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(When these pictures are posted, and you'd like to have a copy of the picture, simply right-click on the enlargement and "save picture as")


Thursday, April 26 Ė Monday, April 30

After driving from northern Alabama to visit Robertís daughter, Victoria, in Nashville, wClick here for an enlargemente came across a beautiful Tennessee State Park in the juniper forests south of Lebanon, Tennessee.  This state park, and the surrounding forest, encompasses 9,000 acres of woodlands and recreational areas.  Click here for an enlargementThere are beautiful stone lodges, and we found a very quiet campsite which faced our doors towards the woods.  Once the word got out that we were traveling with a bag full of pecans, we were visited by several squirrels.  Our first evening there, we were also adopted by a kitten, who helped us eat the scraps from our dinner.  He was very tame and friendly, and after his dinner he curled up on my lap and fell asleep.  Click here for an enlargement

(Throughout our trip to Nashville and Kentucky we had excellent weather with abundant sunshine and gentle breezes.  Much different from the bitter winter storms they had suffered just a month ago.) 

We crossed over into Kentucky, a state I have always wanted to see, on SundClick here for an enlargementay. At noon we stopped for lunch at a fun little place south of Bowling Green, on the Barren River Lake, called Paradise Point.  It's a funky little antique boutique that also sells yummy fried pies and Hebrew National hotdogs.  The owners are a chiropractor and his wife who live and woClick here for an enlargementrk during the week in Bowling Green, then come out to the lake and open their store each weekend throughout the spring and summer.  They spend the winter weekends looking for antiques and old Airstreams, like this one.  They are wonderfully friendly, and obviously love what they do.  Click here for an enlargement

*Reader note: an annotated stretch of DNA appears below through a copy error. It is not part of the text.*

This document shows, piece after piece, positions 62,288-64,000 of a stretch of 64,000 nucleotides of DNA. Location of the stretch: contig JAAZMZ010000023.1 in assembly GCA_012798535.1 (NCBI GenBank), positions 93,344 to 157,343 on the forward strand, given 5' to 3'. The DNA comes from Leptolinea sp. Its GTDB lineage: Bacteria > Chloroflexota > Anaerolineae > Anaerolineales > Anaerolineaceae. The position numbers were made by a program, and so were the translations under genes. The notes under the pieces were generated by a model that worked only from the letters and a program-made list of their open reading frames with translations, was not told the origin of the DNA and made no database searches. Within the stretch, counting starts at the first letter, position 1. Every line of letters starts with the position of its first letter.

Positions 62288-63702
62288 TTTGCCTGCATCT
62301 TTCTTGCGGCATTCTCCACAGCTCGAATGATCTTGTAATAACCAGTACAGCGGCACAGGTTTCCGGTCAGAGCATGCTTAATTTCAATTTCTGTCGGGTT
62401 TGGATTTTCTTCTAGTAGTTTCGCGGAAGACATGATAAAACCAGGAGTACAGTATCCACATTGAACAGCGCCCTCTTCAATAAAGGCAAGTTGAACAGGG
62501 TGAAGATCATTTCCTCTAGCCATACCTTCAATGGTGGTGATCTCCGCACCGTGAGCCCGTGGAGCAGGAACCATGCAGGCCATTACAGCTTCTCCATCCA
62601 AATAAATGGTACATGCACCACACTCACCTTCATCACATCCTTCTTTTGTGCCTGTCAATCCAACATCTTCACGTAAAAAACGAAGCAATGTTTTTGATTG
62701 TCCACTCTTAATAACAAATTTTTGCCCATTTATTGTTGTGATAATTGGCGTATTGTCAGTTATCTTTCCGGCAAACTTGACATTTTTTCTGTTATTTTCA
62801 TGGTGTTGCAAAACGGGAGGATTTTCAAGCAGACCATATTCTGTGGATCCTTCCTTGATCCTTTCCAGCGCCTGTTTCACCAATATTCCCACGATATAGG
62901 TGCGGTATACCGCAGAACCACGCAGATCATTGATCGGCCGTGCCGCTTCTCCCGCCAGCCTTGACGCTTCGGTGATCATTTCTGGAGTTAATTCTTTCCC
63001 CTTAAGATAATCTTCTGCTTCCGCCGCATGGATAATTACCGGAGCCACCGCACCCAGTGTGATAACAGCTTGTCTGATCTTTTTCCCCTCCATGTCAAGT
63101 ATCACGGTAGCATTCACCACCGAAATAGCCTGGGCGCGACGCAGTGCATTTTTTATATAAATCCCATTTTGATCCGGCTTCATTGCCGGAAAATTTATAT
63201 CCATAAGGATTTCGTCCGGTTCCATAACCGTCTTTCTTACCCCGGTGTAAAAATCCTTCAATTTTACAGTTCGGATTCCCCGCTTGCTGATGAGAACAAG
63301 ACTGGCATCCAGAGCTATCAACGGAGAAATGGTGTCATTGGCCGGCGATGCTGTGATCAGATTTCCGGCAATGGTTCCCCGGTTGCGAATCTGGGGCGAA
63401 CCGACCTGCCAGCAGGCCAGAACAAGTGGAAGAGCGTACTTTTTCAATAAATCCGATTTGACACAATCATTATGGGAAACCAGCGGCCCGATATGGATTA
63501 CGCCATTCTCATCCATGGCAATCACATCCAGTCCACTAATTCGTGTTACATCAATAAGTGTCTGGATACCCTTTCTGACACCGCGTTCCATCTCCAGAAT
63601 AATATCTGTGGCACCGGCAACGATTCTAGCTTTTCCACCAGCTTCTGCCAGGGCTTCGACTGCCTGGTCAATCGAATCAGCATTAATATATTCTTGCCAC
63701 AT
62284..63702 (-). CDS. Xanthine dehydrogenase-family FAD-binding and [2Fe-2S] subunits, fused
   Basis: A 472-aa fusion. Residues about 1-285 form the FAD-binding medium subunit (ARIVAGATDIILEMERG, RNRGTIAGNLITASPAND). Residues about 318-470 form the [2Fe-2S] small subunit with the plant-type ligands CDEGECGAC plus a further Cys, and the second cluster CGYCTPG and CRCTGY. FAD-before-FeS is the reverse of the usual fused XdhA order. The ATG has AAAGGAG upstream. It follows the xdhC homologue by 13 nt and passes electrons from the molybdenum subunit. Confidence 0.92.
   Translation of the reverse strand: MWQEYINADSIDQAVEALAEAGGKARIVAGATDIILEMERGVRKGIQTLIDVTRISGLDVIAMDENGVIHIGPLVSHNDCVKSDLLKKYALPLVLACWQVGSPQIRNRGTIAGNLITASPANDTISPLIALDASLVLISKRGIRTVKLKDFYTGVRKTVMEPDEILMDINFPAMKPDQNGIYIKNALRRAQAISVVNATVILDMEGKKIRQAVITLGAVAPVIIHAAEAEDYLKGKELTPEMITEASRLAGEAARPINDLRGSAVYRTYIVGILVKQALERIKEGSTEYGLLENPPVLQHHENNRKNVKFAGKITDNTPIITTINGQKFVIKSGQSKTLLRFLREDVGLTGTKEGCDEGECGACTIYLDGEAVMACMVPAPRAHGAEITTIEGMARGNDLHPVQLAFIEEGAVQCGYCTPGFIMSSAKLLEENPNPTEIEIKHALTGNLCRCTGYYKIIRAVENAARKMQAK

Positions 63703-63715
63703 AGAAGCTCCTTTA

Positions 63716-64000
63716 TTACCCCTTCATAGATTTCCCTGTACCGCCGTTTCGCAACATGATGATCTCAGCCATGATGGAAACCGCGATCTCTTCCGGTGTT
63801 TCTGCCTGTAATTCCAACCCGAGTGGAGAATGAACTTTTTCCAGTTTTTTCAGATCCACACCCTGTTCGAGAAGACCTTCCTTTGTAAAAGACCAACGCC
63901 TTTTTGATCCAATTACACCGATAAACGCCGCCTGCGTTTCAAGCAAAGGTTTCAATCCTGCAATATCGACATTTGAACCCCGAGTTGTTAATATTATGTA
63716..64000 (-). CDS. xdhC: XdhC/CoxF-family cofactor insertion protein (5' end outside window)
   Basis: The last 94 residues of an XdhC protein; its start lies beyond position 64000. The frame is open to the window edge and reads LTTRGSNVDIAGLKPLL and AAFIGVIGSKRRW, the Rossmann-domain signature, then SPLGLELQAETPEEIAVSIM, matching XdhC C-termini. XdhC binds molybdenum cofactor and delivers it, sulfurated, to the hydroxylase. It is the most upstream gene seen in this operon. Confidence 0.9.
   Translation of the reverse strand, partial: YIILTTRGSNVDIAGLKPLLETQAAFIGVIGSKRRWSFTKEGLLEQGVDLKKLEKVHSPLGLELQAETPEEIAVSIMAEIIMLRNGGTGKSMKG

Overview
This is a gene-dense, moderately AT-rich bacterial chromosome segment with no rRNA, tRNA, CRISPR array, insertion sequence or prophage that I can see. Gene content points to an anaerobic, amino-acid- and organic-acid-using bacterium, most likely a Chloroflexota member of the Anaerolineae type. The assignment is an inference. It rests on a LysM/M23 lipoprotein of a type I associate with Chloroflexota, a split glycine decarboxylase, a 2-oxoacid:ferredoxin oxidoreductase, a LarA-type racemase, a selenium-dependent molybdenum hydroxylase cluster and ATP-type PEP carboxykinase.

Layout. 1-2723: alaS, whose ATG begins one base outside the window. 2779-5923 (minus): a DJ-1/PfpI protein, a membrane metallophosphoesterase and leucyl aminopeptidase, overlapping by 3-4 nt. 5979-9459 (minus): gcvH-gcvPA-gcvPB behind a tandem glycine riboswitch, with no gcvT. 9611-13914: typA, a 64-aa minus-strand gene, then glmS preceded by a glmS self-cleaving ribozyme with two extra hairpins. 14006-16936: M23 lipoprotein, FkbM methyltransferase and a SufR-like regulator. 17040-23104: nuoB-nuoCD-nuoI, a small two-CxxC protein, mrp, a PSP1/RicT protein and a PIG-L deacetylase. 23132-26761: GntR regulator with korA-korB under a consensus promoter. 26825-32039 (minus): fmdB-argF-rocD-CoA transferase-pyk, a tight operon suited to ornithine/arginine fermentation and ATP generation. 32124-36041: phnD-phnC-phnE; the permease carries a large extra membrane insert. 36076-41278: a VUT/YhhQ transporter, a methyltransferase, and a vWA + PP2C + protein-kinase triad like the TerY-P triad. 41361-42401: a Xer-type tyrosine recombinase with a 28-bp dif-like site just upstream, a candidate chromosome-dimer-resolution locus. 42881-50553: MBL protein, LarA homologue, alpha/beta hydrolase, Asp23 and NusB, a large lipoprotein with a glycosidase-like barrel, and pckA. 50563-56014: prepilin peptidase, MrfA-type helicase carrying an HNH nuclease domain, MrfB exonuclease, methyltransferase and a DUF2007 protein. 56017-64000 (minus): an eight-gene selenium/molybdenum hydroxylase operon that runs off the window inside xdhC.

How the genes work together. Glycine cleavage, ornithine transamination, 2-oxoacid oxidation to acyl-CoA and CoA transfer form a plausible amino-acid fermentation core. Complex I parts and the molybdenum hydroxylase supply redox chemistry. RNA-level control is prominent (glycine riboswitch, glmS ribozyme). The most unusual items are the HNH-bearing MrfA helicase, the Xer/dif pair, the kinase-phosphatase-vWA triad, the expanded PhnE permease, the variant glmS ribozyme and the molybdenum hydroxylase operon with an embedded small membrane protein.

Next we aimed our trailer for the northeastern corner of the state, 90 miles east of Lexington, to a piece of land called the Laurel Gorge.  We spent two days on ATVís and hiking in an area that lookClick here for an enlargemented prehistoric; with rocky overhangs and sheer cliffs that reminded me of Yosemite.  Robert took a dip in a clear deep pool which was about 60 F.  Brrr!  (If you click on the enlargement to the left here, you can see Robert at the base of this huge boulder.) 

We were graciously hosted by a family that owns several hundredClick here for an enlargement acres adjacent to the Laurel Gorge.  To give you some idea of the property values, and if anyone out there is interested in moving to Kentucky, the family is hoping to sell a 400-acre piece of rolling hills and pastureland for $600K. Thatís just $1500 per acre!  Or, you can buy the whole expanse of Laurel Gorge, 1100 acres or more, for the tidy sum of $3 million.  Any takers?  Click here for an enlargement

After all that excitement, we took another hike along a ridge on our friendsí horse ranch.  Distances are very deceiving in those rolling hills.  Either that, or we are poorly out of shape after spending the year in the flatlands of the Florida panhandle.  We were both exhausted, and Robert found a shade tree for a rest.



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